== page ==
I was flipping through the weekend newspaper a few months back when I passed over an interview with Jeni Britton Bauer. I probably would've continued flipping pages, but there was an inset recipe for hot fudge sauce that made me pause. Putting two and two together, I realized this was Jeni of Jeni's Splendid Ice Creams.
I've tried Jeni's ice cream twice before--both times visiting Maria when she lived in Columbus, Ohio. (The company was founded there in 2002.) I think I tried a chocolate flavor the first time, and something bergamot the second. I remember both experiences being intense in the flavor department, and the ice cream itself was thick and creamy and smooth.
But this post isn't about ice cream. In the interview, Jeni shares a method she uses for roast chicken in a very off-the-cuff fashion. It was a strange method, involving canned potatoes. (Canned potatoes?) I was intrigued.
Here's what she says:
When I entertain, I like to: make a simple meal, like roast chicken, potatoes and salad. I love the potatoes you can buy at the farmers market in France that have been sitting under the rotisserie chicken all morning. One day I saw how they do them, and it has become my technique at home. I heat a cast iron pan in the oven first, then roast the heavily salted and peppered chicken at 425 degrees for one hour. Then I remove it and let it rest uncovered on a plate. Then I pour a large can--yes, can--of drained whole potatoes into the fat in the pan and put it back in the oven for about 20 minutes. I like to tell everyone I used a can of potatoes, a technique learned in a French farmers market. Everyone always loves them. Then a salad of greens, lemon juice, olive oil and salt. (quoted from "Cool Kitchen Tips from America's Ice Cream Queen" in WSJ)
With the above in hand, I went out to the grocery store and picked up a whole roasting chicken, some fresh greens, and...canned potatoes. I never have heard of these before, let alone tried them, and the only option I could find at my grocery store was Del Monte Fresh Cut Whole New Potatoes with Kosher Salt. So that's what I used.
While the cast iron skillet was preheating to 425 in the oven, I removed the chicken's packaging and sprinkled it liberally with kosher salt and pepper.
That chicken went right into the preheated skillet and cooked for a solid hour. When the timer rang, out it came, and in went the cans of drained potatoes. I gave them a good stir in the drippings and popped them in to oven for 20 minutes. They were still quite pale and, dare I say it? Sickly looking. I popped them back in the oven for another 5 minutes. And then another 5. I'm not sure if they are supposed to take on color, but I didn't really know what I was looking for to indicate they were done. It took a full 15-20 minutes longer for them to begin to take on any color, and even then, they tasted so...underwhelming. And the texture was quite strange. (About what you would imagine a canned potato to feel like.)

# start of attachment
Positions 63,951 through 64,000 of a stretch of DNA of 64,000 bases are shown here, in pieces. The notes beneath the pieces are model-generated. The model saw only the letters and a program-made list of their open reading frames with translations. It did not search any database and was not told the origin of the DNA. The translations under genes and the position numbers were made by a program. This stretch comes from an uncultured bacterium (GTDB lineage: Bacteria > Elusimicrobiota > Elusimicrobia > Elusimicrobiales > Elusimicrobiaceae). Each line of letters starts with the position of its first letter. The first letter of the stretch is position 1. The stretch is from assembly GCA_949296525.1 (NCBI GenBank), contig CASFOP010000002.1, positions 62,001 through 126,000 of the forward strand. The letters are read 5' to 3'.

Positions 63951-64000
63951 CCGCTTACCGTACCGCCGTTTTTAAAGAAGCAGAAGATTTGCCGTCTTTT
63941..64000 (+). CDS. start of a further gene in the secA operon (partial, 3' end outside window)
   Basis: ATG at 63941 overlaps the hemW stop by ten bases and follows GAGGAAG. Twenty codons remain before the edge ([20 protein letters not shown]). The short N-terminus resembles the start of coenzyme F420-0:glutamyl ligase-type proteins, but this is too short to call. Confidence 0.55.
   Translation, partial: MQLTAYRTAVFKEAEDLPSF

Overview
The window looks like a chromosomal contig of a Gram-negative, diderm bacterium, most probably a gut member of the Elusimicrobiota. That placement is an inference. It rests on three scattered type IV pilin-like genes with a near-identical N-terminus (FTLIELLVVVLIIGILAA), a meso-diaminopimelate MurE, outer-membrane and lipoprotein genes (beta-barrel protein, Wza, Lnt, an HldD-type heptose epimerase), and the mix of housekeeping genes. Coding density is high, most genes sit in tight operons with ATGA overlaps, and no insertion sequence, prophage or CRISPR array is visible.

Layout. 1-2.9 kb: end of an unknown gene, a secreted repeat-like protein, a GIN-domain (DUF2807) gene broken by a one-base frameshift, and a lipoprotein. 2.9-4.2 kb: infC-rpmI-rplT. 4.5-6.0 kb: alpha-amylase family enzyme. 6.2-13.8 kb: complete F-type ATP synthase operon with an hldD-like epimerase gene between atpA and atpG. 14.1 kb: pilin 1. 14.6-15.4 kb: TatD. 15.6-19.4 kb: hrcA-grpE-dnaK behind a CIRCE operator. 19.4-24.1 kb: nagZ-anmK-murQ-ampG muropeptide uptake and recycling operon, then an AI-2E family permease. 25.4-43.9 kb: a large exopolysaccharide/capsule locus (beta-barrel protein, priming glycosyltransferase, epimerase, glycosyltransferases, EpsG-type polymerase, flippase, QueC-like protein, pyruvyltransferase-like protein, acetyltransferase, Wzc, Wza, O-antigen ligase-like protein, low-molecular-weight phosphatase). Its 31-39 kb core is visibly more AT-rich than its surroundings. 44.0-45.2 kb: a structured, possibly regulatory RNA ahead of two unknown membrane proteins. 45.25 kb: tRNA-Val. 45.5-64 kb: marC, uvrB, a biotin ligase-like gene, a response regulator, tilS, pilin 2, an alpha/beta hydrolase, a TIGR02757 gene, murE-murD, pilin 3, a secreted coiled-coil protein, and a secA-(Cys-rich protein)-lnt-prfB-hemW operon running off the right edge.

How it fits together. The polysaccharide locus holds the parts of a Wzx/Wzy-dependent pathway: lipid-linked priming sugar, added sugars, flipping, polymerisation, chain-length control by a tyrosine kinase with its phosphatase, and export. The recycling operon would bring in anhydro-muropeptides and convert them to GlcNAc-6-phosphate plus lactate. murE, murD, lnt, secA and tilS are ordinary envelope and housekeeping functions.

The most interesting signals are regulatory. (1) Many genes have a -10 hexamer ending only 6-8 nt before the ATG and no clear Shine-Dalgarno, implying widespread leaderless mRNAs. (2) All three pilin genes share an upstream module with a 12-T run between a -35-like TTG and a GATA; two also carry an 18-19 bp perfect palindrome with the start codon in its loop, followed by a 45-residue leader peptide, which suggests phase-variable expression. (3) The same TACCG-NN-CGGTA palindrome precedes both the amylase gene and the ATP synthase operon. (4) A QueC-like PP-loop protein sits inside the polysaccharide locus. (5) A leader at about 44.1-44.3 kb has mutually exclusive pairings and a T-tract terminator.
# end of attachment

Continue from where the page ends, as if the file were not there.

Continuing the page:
The verdict? Chicken, yay - Potatoes, nay
The method of roasting a chicken? Fantastic. Seriously, the best method I've come across so far. I love how no-fuss it is in preparation. I love how quickly the chicken roasts -- you can get a chicken dinner on the table in 1.5 hours flat. Perhaps this has to do with the pre-heated skillet? I don't know, but the chicken came out perfectly done (crisp salty skin, fully cooked meat, yet still juicy) both times I've tried. Yes, both times, because here's the thing: the canned potatoes were terribly disappointing. Maybe it was the brand I tried, but canned potatoes have the absolute weirdest texture that no amount of roasting seemed to fix.
Here's the good news
Determined to make this recipe a winner for my arsenal, I recently picked up a bag of mixed young potatoes in the produce section to substitute for the canned potatoes. Guess what? They cook in the same amount of time (~20 minutes) and taste a gazillion times more delicious. Hooray!
Jeni's Roast Chicken with mixed New Potatoes
whole roaster chicken
fresh ground pepper
bag of mixed new potatoes, rinsed
Place a cast iron skillet in the middle rack and preheat oven to 425 degrees.
While the oven preheats, remove the chicken from packaging, rinse with cold water and dry thoroughly with paper towels, then season generously with kosher salt and freshly ground pepper. Place in preheated skillet and roast for 1 hour.
When the chicken is done, pull it out of the oven and let it rest on a plate. Place the potatoes in the skillet, stir them around in the drippings, and return to oven for 20 minutes.
Prepare your veggie (a fresh salad or sautéed shaved Brussels Spouts are good options). Carve the chicken. Remove the potatoes from the oven and serve immediately. Enjoy!